1920s – NCAA Rules, Brand, and Western U.S. Expansion
Representatives from Yale, Princeton, Cornell University, Penn and Dartmouth College met in November 1920 to develop a set of their own hockey rules as opposed to the ever-changing rules they used from other leagues. They also hoped to create an association to govern all of intercollegiate hockey and increase play in the western United States. The final decision was to adopt the rules of Canadian universities with slight modifications.
The National Hockey Association – the precursor to the National Hockey League – had reduced the number of players per team on the ice from seven to six in 1911. Reasons behind this included the opening of more space on the ice and the reduction of costs for fielding an extra player on the team. Ten years later at the onset of the 1921 college hockey season, the Intercollegiate Athletic Association adopted the rule change on November 13. The likely reason for this change was the response to the popularity of the rule change throughout all hockey levels. More than one hundred years later, hockey at all levels is still a six-man game (counting five players and a goalie for each team on the ice). Within the same meeting, the Intercollegiate Athletic Association also voted in favor of adding numbers to the hockey sweaters just like the jerseys on the football players of the gridiron.
At this point in time, the standard substitution practice during game play was to substitute on a player-by-player basis between whistles. Harvard head coach, William H. Claflin, and a player on his team, George Owen, instituted an idea during the March 3, 1923, game against Yale when they began changing an entire forward line instead of individuals during the game play. This worked to their advantage and helped them defeat Yale 2-1 in overtime. The line change was invented and adopted by other programs after that first appearance.
In 1926, the National Collegiate Athletic Association (NCAA) – still in its infancy – looked to expand its influence outside of football and into the hockey world. Rather than rely on rules set up by a group of universities, the NCAA organized an ice hockey rules committee of its own that year. Within two years, the association made a deal to take over management of the Ice Hockey Guide, previously distributed by Spalding for nearly 30 years. This association could now promote its rules through a previously-set distribution base. And they did just that beginning in 1928. This guide helped promote the NCAA brand as the premier amateur hockey association in the United States while also distinguishing it from the professional brand. The NCAA wanted to promote athletic skills as opposed to a rough and unruly game that spectators may see when attending professional hockey rinks.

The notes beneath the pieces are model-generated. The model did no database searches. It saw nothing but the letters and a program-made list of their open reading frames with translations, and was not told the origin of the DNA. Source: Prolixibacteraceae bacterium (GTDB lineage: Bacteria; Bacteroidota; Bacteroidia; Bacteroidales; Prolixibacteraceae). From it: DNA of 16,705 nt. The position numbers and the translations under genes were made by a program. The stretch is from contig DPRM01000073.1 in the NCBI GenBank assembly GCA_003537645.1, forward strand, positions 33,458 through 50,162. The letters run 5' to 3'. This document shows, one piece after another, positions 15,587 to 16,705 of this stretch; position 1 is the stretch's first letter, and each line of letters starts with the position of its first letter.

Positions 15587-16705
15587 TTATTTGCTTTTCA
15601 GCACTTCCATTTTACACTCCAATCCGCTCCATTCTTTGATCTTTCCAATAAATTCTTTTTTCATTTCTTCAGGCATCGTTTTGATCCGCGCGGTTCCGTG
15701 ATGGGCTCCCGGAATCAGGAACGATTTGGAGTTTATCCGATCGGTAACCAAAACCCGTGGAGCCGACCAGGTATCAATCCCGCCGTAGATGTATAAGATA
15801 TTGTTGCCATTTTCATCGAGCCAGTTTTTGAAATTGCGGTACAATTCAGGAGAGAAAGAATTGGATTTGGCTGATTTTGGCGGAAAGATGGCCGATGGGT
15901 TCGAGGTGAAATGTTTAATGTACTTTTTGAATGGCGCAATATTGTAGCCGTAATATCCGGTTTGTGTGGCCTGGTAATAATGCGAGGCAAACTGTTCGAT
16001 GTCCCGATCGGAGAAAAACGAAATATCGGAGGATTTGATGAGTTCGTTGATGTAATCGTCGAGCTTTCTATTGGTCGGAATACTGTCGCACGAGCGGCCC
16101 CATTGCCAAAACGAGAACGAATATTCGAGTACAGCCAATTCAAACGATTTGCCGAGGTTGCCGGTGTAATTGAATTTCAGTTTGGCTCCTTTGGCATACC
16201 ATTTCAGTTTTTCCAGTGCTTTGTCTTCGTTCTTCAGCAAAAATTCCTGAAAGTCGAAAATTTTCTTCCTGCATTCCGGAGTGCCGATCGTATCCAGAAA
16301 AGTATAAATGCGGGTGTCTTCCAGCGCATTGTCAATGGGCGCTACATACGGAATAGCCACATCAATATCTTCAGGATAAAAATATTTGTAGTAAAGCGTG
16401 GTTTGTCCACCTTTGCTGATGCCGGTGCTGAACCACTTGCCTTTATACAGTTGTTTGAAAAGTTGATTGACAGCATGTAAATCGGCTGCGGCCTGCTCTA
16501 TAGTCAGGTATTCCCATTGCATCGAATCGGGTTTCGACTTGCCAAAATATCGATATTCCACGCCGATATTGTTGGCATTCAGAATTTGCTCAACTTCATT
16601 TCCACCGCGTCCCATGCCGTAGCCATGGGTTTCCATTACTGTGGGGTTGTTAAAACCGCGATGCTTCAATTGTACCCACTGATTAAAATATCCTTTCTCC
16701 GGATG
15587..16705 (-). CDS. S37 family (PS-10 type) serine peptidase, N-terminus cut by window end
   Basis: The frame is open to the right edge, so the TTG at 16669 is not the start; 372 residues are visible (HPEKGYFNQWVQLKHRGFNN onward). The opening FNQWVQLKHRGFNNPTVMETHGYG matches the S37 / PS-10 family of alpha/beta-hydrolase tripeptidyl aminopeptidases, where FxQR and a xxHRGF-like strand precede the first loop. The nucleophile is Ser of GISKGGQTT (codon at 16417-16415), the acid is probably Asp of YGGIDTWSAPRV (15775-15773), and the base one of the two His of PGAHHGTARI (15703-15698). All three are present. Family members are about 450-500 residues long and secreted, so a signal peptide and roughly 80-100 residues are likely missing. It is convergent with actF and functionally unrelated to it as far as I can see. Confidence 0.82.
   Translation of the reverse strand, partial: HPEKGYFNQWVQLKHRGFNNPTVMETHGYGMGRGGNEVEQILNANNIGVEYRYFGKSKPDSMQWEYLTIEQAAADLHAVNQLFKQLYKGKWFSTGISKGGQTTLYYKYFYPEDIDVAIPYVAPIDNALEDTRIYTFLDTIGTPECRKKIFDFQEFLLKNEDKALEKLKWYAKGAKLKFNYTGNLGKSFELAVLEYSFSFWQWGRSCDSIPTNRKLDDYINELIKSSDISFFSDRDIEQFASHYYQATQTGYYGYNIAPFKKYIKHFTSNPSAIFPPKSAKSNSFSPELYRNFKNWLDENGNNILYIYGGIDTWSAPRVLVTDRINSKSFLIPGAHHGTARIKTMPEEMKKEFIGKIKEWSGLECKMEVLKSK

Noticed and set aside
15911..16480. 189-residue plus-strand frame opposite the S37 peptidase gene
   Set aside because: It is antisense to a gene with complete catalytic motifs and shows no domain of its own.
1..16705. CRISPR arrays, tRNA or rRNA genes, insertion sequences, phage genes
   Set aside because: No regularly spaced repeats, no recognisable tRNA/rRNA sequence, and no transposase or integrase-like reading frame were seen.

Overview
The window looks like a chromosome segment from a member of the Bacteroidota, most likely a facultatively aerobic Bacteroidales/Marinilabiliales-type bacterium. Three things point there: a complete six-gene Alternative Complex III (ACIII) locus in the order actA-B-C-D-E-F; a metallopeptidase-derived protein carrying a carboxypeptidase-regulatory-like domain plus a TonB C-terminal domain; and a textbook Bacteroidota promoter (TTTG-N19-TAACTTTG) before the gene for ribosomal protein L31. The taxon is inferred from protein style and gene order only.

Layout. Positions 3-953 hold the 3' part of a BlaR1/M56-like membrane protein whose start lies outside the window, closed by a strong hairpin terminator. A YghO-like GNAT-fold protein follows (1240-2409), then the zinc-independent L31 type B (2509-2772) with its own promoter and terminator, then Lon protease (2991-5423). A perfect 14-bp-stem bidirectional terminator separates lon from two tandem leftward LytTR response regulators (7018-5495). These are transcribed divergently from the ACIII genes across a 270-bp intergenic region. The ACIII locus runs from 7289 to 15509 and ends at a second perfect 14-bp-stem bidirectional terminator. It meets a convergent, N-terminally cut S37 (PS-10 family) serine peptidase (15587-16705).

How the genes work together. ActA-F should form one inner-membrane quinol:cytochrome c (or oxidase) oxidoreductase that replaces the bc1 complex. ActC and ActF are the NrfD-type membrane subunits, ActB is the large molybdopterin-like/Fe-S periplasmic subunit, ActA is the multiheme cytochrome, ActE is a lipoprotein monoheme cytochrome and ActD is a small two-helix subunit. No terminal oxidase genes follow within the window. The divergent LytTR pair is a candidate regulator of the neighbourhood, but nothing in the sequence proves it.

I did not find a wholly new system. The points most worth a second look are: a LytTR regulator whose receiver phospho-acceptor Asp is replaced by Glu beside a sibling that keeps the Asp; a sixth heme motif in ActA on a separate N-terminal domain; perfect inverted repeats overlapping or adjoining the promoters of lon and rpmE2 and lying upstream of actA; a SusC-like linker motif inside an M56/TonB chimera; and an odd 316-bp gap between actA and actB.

Professional leagues in the 1920s were beginning to allow the forward pass as long as it occurred within specific zones on the ice (defensive, center, offensive). The NCAA held fast to the rule that prohibited forward passing in order to maintain the purity of the original Montreal game. After the first set of rules were circulated in 1928 by the NCAA, it was obvious that collegiate rules began to distance themselves even further from the NHL. For instance, the NHL had no limits on where on the ice a player could be checked. In order to bring more skill to the game of hockey, the NCAA changed their rule by instituting a two-minute penalty for a player who checked outside of his own defensive zone. As for fighting within hockey, the NHL reduced the punishment for fighting two years later to only include a five-minute major penalty instead of a game disqualification. Alternatively, the NCAA kept the five-minute major fighting penalty and disqualification in its rulebook to promote sportsmanship rather than brutality. These rules defined NCAA hockey for the next four decades and the college level carved a niche of fans that grew to appreciate the game that focused on skill rather than brute force. A large drawback to this style of play is that it unfortunately reduced the chances of Americans playing in the physical NHL.
Hockey grew beyond the Ivy League schools in the 1920s and spread throughout New England and the Midwest. Small colleges created their own leagues in the Midwest. Large universities, such as Michigan, Wisconsin, Minnesota and the University of Notre Dame did so as well. When the five East Coast universities met back in November 1920, they likely didn’t imagine their goal of pushing hockey west meant that it would reach the Pacific Ocean before the next decade. However, hockey made it to California universities by the late 1920s. In 1929, the University of California, Los Angeles (UCLA), University of Southern California (USC) and University of California (Cal) all fielded ice hockey teams.